4G LTE Tariffs in Europe: key trends in Q2 2017

Point Topic tracks changes in the 4G LTE tariffs provided by mobile operators across Europe

This overview presents the latest 4G LTE tariff benchmarks as of June 2017

27 October 2017

We have compared the average monthly subscription charges and download speeds offered by mobile broadband providers across the EU-28, Norway and Switzerland. All prices are quoted in US dollars at PPP (purchasing power parity) rates to allow for easier comparison.

Note: from this quarter, we only include SIM only data only 4G LTE tariffs and those bundled with a modem. No tariffs bundled with other devices such as tablets or smartphones are included. We made this decision to make this analysis more comparable with fixed broadband services which are not normally bundled with PCs and laptops.

1.1 Overall trends of 4G LTE tariffs

In Q2 2017, the average monthly charge for residential 4G LTE services varied from $54 in Cyprus to $22 in Italy.

Average monthly 4G LTE tariff

Figure 1. Average residential 4G LTE monthly tariff in PPP$, Q2 2017

In some cases, the lower average monthly charge reflects the lower average usage allowance, and vice versa (Figure 2). However, in many cases high average data cap comes with the average monthly price on the lower to medium end of the spectrum. For example, countries such as Switzerland, Denmark, Italy, Poland, Lithuania and Latvia stand out as being at the high end of data allowances and the low end of monthly charges, in other words providing the best value for money to subscribers. This is reflected in the average cost per GB of data in these countries being among the lowest in Europe (Figure 3). At the same time, 4G subscribers in the Czech Republic, Belgium, Germany and Slovakia for example are paying the highest monthly charges for minimal data caps.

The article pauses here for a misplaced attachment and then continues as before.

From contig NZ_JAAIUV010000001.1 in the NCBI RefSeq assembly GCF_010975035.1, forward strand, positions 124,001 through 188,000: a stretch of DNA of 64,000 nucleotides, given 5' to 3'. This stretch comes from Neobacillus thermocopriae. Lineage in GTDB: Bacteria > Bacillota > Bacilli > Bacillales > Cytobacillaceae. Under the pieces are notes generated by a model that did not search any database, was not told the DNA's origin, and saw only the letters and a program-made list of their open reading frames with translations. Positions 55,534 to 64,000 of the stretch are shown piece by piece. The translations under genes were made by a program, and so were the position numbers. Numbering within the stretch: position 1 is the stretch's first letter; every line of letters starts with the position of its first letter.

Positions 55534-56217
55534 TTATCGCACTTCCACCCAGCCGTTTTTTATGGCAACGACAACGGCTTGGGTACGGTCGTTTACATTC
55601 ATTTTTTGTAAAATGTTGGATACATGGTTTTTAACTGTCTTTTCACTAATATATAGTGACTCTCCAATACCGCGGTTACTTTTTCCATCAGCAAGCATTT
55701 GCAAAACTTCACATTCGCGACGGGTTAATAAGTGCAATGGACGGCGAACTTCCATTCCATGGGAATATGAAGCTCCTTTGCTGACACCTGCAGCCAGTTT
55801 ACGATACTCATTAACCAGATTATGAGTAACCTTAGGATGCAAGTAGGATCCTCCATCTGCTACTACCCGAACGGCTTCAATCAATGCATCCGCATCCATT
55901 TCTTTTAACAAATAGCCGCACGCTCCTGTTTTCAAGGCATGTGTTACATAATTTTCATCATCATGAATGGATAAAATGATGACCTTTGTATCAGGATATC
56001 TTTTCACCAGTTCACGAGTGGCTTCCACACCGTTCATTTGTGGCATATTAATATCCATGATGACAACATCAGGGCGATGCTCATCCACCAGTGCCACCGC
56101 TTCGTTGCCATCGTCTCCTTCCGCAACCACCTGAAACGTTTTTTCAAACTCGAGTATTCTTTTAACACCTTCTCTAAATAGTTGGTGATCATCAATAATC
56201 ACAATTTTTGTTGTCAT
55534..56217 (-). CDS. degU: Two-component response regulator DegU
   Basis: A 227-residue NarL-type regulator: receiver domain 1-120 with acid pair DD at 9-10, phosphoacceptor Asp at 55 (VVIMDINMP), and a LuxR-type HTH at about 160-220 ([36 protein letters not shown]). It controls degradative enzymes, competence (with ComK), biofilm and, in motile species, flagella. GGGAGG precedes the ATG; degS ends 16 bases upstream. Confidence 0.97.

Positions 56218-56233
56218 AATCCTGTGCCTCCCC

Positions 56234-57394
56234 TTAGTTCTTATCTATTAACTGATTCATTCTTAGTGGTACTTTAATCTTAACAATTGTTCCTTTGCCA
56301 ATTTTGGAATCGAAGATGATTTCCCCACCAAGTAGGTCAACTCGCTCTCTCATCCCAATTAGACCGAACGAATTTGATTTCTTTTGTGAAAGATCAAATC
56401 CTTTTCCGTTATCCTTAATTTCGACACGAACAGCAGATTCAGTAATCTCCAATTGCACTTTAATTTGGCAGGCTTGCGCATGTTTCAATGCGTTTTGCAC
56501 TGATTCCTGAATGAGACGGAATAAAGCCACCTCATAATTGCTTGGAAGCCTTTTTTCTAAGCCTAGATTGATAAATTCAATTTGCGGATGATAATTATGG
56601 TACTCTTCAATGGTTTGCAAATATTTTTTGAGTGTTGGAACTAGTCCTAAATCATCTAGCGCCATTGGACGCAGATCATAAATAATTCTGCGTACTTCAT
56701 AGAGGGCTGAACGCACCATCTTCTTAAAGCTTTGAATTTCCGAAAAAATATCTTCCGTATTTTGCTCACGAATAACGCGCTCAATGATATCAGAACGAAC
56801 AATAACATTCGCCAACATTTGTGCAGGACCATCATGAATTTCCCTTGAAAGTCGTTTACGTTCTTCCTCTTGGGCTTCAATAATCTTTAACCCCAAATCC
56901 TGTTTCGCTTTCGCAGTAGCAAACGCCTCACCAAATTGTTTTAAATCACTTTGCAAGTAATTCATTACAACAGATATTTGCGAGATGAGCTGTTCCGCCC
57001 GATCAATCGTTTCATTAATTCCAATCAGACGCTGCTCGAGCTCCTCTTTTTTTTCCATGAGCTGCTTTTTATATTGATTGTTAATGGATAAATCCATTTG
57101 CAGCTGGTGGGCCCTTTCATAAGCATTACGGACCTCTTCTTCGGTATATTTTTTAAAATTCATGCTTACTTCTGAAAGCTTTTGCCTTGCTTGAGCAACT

Average monthly data allowance

Figure 2. Average monthly data allowance, residential 4G LTE tariffs, Q2 2017

It could be argued that 4G LTE subscribers in Finland, Switzerland, Austria and Slovenia are offered monthly data volumes comparable to those used by many a subscriber of a fixed broadband package.

Average cost per GB of data

Figure 3. Average cost per GB of data in PPP$, Q2 2017

Another aspect which complicates comparing mobile broadband services between countries and against fixed broadband services is the fact that some mobile operators do not report data speeds with their specific 4G LTE tariffs. Even when they do, the variability between the theoretical maximum bandwidths and the actual ones is much higher in the case of mobile broadband as opposed to fixed broadband. The actual attainable speeds on 4G LTE networks also vary much more depending on location, even on the same street and even within a building.

Average Downstream Spead

Figure 4. Average theoretical downstream speed on residential 4G LTE services, Q2 2017

Nevertheless, Figure 4 shows which countries are investing in higher speed and more advanced 4G networks, including those using the LTE-Advanced technology. It should be noted that Denmark is a special case in this context. The 71Mbps refers to the maximum download speed that the Danish operators are allowed to market after agreement with the consumer ombudsman. In fact, TDC’s theoretical maximum speed in spring 2017 was 412Mbps, and 900Mbps around Tivoli in Copenhagen.

1.2 Regional and country benchmarks

There will be exceptions at a country level but when comparing the economies of Eastern and Western Europe in a more generalised fashion, Western Europe comes out on top both in terms of the average data allowance and average monthly tariff on 4G LTE networks.